LifeArt Opens New Dedicated Gallery
Medford nonprofit LifeArt has a brutally simple mission: use art to prevent youth suicide.
The organization, which partners with various schools and government agencies (such as Jackson County Youth Suicide Prevention Coalition), has been around since 2009. Phil Ortega, the founder of LifeArt, believes the kids will have better lives if they have better alternatives for self-expression.
“I always feel like what we are doing is worth the time and investment,” he says. “Our participants are doing better now than before and I think that the best reward in life is that which comes by true desire to help.”
There are currently more than 150 people involved in LifeArt.
And it didn’t take for numbers that large to outgrow the space that LifeArt inhabited in downtown Medford.
That’s why on June 19, LifeArt took over some new digs, opening its own 1,000 square foot gallery space at 312 Middleford Alley, right in the heart of downtown Medford and smack in the center of the the city’s growing gallery scene.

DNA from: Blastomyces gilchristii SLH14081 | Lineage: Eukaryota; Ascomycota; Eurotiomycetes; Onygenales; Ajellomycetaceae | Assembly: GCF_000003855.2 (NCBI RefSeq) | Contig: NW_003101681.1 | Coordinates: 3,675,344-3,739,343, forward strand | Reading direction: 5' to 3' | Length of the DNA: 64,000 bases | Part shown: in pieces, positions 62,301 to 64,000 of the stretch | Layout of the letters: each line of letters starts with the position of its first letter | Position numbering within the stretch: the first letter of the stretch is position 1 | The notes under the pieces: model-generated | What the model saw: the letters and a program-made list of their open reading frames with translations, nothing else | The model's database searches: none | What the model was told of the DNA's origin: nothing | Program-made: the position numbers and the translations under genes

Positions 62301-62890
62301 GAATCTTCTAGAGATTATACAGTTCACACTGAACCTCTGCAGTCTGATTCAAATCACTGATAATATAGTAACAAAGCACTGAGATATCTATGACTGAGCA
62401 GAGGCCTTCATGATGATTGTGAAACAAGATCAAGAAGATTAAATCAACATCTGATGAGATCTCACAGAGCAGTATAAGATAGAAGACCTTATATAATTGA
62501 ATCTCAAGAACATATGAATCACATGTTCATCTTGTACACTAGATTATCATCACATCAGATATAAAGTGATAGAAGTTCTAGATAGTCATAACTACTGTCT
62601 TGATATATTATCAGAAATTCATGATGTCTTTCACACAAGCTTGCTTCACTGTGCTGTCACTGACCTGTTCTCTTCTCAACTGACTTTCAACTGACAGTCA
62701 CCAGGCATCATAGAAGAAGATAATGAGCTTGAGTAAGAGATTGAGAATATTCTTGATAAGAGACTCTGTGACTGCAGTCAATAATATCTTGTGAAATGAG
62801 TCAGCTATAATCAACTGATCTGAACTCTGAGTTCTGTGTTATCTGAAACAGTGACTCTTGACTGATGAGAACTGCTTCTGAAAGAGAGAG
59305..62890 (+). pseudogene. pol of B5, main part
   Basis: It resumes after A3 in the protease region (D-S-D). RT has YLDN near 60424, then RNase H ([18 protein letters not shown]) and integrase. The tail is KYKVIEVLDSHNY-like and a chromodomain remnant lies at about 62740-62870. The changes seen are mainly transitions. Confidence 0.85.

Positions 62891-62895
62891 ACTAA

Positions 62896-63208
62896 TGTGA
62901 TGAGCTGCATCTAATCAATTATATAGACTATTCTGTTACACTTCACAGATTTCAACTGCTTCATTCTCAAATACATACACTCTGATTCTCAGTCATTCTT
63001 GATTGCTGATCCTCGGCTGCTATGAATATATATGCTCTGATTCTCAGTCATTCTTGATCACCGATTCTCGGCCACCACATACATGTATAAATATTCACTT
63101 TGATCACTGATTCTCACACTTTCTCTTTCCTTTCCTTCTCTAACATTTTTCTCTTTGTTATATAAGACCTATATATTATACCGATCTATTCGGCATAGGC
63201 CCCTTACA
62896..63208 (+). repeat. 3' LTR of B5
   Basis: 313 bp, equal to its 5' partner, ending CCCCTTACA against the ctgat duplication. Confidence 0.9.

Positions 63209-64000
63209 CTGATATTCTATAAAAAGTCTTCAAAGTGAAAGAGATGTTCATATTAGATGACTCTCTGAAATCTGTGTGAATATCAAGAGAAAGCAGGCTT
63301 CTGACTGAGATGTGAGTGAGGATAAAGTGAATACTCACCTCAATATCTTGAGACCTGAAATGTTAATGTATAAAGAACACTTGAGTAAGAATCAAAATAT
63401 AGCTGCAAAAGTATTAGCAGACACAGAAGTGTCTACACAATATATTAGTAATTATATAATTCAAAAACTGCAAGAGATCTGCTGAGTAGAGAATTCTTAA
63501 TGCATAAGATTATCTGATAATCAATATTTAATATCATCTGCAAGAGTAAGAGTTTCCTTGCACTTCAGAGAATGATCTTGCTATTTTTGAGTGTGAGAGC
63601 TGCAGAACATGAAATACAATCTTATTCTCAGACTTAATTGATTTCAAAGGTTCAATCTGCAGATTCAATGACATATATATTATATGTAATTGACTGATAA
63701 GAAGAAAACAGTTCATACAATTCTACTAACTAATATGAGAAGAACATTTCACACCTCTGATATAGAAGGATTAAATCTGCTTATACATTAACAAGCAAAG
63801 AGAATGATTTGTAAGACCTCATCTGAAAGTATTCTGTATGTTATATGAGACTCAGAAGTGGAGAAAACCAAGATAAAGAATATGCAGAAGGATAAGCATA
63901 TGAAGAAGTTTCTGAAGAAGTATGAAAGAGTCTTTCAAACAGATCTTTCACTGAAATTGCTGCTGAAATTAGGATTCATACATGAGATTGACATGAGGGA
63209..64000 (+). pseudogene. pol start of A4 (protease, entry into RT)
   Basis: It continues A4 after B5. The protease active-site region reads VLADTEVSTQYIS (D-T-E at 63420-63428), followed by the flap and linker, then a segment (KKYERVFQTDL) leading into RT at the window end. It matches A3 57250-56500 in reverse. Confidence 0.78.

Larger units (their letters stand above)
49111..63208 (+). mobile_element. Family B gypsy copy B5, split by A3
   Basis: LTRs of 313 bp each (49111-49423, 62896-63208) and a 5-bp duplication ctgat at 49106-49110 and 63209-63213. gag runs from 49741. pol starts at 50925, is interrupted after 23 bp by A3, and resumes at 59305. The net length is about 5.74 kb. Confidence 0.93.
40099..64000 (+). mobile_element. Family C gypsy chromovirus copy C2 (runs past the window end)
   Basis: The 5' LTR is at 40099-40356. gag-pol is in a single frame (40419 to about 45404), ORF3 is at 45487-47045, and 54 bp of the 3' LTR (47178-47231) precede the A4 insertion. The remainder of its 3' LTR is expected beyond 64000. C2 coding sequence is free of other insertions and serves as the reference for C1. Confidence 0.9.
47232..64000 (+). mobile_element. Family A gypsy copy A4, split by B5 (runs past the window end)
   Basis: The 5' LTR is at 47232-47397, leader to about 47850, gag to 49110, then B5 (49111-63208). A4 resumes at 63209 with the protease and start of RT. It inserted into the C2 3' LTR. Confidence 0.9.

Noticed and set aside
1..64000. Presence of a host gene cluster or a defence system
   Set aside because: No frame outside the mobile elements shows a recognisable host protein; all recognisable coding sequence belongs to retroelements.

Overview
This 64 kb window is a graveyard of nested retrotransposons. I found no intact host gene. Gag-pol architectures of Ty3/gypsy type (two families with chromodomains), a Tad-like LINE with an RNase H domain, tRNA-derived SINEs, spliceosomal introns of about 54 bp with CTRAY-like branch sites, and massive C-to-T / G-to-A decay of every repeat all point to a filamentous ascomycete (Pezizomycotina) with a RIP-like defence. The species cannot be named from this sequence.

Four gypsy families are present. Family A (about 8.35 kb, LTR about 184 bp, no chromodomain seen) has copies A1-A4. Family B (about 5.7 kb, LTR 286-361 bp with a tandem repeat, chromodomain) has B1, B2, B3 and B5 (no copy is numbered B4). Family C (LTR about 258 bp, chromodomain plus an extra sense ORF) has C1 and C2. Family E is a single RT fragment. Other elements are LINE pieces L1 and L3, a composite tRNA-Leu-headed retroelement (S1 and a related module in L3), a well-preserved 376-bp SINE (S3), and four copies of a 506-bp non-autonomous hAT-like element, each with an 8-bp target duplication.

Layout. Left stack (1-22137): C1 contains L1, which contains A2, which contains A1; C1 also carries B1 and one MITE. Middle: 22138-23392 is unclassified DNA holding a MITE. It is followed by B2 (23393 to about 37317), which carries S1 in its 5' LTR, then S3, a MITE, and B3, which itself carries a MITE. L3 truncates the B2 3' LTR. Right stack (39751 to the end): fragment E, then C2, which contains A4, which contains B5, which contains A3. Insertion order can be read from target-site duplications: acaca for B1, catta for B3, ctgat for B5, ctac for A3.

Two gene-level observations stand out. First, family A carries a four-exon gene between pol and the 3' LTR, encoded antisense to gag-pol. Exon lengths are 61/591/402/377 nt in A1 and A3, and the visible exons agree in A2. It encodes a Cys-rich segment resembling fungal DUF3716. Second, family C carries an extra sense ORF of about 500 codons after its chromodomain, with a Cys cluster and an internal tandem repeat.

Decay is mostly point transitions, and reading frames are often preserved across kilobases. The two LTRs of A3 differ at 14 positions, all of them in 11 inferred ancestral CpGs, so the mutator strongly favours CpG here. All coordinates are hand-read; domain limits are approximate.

The new gallery gives the participants a chance to showcase their talents and express themselves publicly.
At the gallery’s grand opening, many LifeArters displayed their enthusiasm for their chosen work inside. Many more spilled into the street.
Adrian Chavez, a 16-year-old participant, was working on a graffiti mural with another student artist, Rachel Miller, outside the gallery during the opening.
The mural is painted on a portable canvas that can be hung in various outdoor or indoor locations.
Chavez told The Messenger that the teamwork and communication process is what he likes about working with other artists on this sort of group piece.
“Everyone has something different they bring to the painting,” he says.
Works created by the kids participating in LifeArt that are on display in the gallery span a wide variety of mediums. Many come from the world of street art and employ tools and materials like spray paint and stencils. Others use more conventional materials like acrylic paints.
In addition to displaying the works by participants, the gallery will include classes in photography, abstract art, poetry and graffiti taught by Caroline Wasick and Adrian Chavez.
The new LifeArt Gallery will be open every Friday and Saturday from Noon-5pm throughout the summer.